Testing the effectiveness of protocols for removal of common conservation treatments for radiocarbon dating

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dc.contributor.author Brock, Fiona
dc.contributor.author Dee, Michael
dc.contributor.author Hughes, Andrew
dc.contributor.author Snoeck, Christophe
dc.contributor.author Staff, Richard
dc.contributor.author Ramsey, Christopher B.
dc.date.accessioned 2017-08-24T10:27:05Z
dc.date.available 2017-08-24T10:27:05Z
dc.date.issued 2017-08-09
dc.identifier.citation Brock F, Dee M, Hughes A, et al., (2018) Testing the effectiveness of protocols for removal of common conservation treatments for radiocarbon dating. Radiocarbon, Volume 60, Issue 1, February 2018, pp. 35-50 en_UK
dc.identifier.uri https://doi.org/10.1017/RDC.2017.68
dc.identifier.uri http://dspace.lib.cranfield.ac.uk/handle/1826/12373
dc.description.abstract To achieve a reliable radiocarbon date for an object, any contamination that may be of a different age must be removed prior to dating. Samples that have been conserved with treatments such as adhesives, varnishes or consolidants can pose a particular challenge to radiocarbon dating. At the Oxford Radiocarbon Accelerator Unit (ORAU), common examples of such substances encountered include shellac, the acrylic polymers Paraloid B-67 and B-72, and vinyl acetate-derived polymers (e.g. ‘PVA’). Here, a non-carbon containing absorbent substrate called Chromosorb® was deliberately contaminated with a range of varieties or brands of these conservation treatments, as well as two cellulose nitrate lacquers. A selection of chemical pretreatments was tested for their efficiency at removing them. While the varieties of shellac and Paraloid tested were completely removed with some treatments (water/methanol and acetone/methanol/chloroform sequential washes, respectively), no method was found that was capable of completely removing any of the vinyl acetate-derived materials or the cellulose nitrate lacquers. While Chromosorb is not an exact analogue of archaeological wood or bone, for example, this study suggests that it may be possible to remove aged shellac and Paraloid from archaeological specimens with standard organic-solvent-acid-base-acid pretreatments, but it may be significantly more difficult to remove vinyl acetate-derived polymers and cellulose nitrate lacquers sufficiently to provide reliable radiocarbon dates. The four categories of conservation treatment studied demonstrate characteristic FTIR spectra, while highlighting subtle chemical and molecular differences between different varieties of shellac, Paraloid and cellulose nitrate lacquers, and significant differences between the vinyl acetate derivatives. en_UK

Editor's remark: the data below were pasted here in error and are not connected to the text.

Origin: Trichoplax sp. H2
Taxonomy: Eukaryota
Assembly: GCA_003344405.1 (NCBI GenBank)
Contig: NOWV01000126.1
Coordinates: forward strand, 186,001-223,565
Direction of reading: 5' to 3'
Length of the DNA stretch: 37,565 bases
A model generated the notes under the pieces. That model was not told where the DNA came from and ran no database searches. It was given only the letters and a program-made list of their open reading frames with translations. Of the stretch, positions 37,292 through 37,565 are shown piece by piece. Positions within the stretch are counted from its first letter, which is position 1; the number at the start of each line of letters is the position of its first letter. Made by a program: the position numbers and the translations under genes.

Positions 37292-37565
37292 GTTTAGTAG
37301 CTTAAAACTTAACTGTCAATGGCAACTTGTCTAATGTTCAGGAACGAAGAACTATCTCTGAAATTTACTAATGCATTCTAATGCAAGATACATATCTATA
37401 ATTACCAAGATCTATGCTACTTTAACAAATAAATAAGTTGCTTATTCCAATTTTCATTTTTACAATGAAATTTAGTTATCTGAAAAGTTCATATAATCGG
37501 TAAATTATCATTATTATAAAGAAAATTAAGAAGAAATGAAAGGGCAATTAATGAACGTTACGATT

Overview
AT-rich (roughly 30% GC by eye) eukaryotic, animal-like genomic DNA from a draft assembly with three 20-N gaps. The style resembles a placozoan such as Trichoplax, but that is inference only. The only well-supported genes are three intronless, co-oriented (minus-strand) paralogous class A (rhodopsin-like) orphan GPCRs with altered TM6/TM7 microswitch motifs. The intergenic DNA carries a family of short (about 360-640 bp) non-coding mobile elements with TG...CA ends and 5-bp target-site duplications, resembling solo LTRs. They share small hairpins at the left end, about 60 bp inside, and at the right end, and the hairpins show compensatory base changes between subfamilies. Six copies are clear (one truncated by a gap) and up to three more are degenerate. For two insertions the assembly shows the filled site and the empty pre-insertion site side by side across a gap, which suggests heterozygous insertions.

dc.publisher University of Arizona / Cambridge University Press en_UK
dc.rights Attribution-NonCommercial 4.0 International
dc.rights.uri http://creativecommons.org/licenses/by-nc/4.0/
dc.title Testing the effectiveness of protocols for removal of common conservation treatments for radiocarbon dating en_UK
dc.type Article en_UK


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